Not ever having seen better days, not knowing how better days could even look like, they will say, as they have been saying all their lives, ipinanganak na mahirap, mamamatay na mahirap.

Kaya laro na lang, basta cute si Sandro, basta pag-aralin at ipadala ang mga anak sa ibang bansa, oks na.

The slaughter and the deprivation of decades do not matter. We will forgive. It is all a telenovela.

The games held in Rome's Colosseum were designed to keep "the people of Rome content and to prevent uprisings", so explained Steven Fife in the World History Encyclopedia. "These blood sports are ways of keeping citizens and communities aligned as well as making examples of transgressors through violence and entertainment."

"President Ferdinand and First Lady Imelda Marcos appealed to the public like media celebrities. Carmen Nakpil, a former Senior Aide of Imelda, revealed that 'Filipino masses were convinced that it (Ferdinand and Imelda Marcos) was a love team. It was part of their political persona, together helping each other, together helping the country. It was very effective. It was like a soap opera”, wrote Elmina Rayah Dizon Maniago, in her paper, 'Communication Variables Favoring Celebrity Candidates in Becoming Politicians: A Case Study of the 1998 and 2004 Elections in the Philippines'.

/Vincent Pozon

It wasn't always like this

Perhaps for the first time in a long while, the People Power Revolution triggered true hope that we could upend the old, decrepit order. We saw the world applauding us and expecting more than mere recovery for the Sick Man of Asia. It actually felt as if the good-intentioned could run for office without funding. The failure of governments post-EDSA -- failure relative to the size of the expectation – prevents us from hoping that large again.

And so we have learned to moderate our expectations. That is why anyone sufficiently familiar and funded can be allowed into government by the voter. The guy who dances Budots trumps names who can pass a meticulous inspection of character and qualifications. It is not that we are a people who cannot distinguish actor from role, Bong Revilla from Agimat ng Agila, Lito Lapid from Leon Guerrero. Since government matters little, since it cannot help assuage the hunger at night, then, yes, let us be entertained. The poor do not see rising from poverty as anywhere near possible, basta may ayuda, yes. Basta may 4Ps. Basta may puwet ng puting matanda sa ibang bansa na pupunasan ni nanay, at makapagpapadala siya ng pera, oks na.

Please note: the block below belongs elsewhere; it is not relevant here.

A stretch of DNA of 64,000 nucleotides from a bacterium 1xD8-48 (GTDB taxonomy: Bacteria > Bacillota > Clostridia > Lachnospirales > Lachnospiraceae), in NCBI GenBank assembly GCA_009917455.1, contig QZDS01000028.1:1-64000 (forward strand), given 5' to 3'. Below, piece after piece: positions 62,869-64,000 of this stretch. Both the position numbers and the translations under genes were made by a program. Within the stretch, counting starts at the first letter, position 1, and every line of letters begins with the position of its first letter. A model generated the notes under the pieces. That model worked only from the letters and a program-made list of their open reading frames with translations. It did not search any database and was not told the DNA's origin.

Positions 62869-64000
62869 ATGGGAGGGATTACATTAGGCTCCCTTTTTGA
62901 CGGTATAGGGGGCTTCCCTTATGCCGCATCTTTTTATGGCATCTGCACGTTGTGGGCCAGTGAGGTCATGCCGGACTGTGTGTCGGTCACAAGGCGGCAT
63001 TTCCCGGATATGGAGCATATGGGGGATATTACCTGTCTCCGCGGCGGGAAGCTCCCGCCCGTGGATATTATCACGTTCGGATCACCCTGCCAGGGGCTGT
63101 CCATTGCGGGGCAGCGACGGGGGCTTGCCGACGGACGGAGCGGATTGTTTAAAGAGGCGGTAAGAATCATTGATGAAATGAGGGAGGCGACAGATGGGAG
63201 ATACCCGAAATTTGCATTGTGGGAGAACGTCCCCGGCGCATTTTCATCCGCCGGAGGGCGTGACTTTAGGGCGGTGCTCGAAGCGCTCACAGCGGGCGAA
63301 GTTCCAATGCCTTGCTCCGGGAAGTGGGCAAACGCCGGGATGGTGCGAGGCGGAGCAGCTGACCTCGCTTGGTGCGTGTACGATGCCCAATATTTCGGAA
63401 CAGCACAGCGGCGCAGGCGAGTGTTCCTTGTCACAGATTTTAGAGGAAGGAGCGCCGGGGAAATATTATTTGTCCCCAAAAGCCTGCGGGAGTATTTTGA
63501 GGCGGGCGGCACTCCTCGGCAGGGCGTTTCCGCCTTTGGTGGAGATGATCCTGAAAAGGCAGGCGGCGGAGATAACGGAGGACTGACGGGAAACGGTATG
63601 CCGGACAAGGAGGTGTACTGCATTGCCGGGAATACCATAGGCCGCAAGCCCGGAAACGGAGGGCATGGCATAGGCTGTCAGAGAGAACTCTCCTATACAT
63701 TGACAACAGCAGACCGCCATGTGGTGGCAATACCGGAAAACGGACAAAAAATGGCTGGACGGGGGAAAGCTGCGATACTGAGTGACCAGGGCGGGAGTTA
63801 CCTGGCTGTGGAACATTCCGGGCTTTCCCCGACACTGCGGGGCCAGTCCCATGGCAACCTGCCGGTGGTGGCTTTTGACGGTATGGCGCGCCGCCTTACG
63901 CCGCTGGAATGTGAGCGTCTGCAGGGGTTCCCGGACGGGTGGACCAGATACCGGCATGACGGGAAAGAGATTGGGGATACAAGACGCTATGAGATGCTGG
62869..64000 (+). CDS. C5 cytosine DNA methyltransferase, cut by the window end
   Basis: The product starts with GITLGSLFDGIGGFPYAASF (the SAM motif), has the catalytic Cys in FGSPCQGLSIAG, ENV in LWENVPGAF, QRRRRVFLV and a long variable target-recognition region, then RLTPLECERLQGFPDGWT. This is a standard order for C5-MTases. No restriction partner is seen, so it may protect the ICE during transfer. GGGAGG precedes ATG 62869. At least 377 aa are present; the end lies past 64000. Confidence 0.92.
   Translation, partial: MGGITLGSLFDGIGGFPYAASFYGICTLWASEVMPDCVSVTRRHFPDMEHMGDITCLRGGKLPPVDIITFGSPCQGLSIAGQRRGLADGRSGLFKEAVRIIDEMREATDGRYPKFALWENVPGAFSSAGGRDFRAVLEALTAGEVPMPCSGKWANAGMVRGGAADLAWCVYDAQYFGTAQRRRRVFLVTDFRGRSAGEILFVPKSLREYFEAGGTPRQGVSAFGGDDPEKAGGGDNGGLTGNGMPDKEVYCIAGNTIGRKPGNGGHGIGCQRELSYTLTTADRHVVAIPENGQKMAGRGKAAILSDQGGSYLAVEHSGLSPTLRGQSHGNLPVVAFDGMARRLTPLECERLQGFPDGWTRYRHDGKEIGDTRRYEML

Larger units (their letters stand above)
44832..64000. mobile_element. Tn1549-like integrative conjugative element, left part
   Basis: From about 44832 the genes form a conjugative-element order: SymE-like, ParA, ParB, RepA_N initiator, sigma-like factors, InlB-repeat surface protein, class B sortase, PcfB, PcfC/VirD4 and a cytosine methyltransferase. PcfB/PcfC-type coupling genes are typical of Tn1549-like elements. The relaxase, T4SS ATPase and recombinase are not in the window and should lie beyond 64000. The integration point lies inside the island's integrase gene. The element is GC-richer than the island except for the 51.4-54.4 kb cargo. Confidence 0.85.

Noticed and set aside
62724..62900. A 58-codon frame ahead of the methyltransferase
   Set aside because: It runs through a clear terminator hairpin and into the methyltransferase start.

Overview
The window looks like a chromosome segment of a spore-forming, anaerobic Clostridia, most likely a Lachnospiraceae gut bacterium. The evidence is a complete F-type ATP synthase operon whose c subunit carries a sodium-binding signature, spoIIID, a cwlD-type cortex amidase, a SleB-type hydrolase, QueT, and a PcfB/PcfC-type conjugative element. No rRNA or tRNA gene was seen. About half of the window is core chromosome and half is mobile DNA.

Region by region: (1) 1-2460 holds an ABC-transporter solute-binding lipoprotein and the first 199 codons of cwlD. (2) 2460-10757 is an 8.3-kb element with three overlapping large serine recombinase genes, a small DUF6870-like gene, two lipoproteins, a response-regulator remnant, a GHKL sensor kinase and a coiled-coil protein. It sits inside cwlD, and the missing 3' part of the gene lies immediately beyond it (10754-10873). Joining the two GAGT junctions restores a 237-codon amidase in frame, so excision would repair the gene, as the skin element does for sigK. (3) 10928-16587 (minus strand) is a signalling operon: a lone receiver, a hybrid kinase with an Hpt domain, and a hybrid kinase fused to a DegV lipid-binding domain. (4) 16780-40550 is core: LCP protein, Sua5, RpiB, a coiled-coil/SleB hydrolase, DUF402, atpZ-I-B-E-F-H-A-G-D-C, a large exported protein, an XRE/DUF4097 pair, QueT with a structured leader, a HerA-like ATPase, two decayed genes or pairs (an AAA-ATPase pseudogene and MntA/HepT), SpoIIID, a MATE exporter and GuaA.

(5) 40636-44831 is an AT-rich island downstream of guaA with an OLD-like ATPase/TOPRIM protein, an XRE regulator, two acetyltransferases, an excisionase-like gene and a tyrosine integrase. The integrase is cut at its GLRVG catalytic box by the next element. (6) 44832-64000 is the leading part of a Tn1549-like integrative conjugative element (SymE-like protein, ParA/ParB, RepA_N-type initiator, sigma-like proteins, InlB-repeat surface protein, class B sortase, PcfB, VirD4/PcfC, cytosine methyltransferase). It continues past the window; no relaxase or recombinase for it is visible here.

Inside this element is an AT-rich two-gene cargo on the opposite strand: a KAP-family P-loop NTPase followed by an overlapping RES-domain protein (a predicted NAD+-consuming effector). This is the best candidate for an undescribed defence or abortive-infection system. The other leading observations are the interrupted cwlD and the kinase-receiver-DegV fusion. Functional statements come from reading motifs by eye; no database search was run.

The opposition has yet to understand that the communications objective is never hardsell, never about facts and figures, never about corruption, Pharmally, Customs, or even about hunger, or murders in the deep of the night. If the Filipino allows the unallowable, that comes from a larger disenchantment with governments. He is prevented from even considering helping fix government for he will need obscene amounts of money to do so.

/Vincent Pozon


Yes, it is communications. "If the battlefield is in the mind, it is a war we can win". The task at hand is how to bring back trust and reliance in government, how to associate whatever legislators, assuming good intentions, are debating and hunkering down on with the prospect of lower hunger statistics, less times staring at ceilings with cold stomachs. The people will need to believe -- not in issues, not in a color – but in a cast and cause they can defend, in people who can present the viability of dreaming large again.

Two years ago, a mother was asked on television whether her fresh graduate could stay to help the country. She humphed, pag-aaralin mo, tapos dito lang magtratrabaho? Our task is to make personal sacrifice, investing in the country, acceptable, reasonable, a viable deal, because the government’s promise of better days is something one can take to the bank.

Absent that faith-restoring force and phalanx, well, the hungry are happy and hopeful, no need to trouble deaf heaven. Crackers and coins for the urchins will suffice.

Let the games begin.

After a year of college, Koyang entered advertising, and there he stayed for half a century, in various agencies, multinational and local. He is known for aberrant strategic successes (e.g., Clusivol’s ‘Bawal Magkasakit’, Promil’s ‘The Gifted Child’, RiteMED’s ‘May RiteMED ba nito?”). He is chairman of Estima, an ad agency dedicated to helping local industrialists, causes and candidates. He is co-founder and counselor for advertising, public relations, and crisis management of Caucus, Inc., a multi-discipline consultancy firm. He can be reached through vpozon@me.com.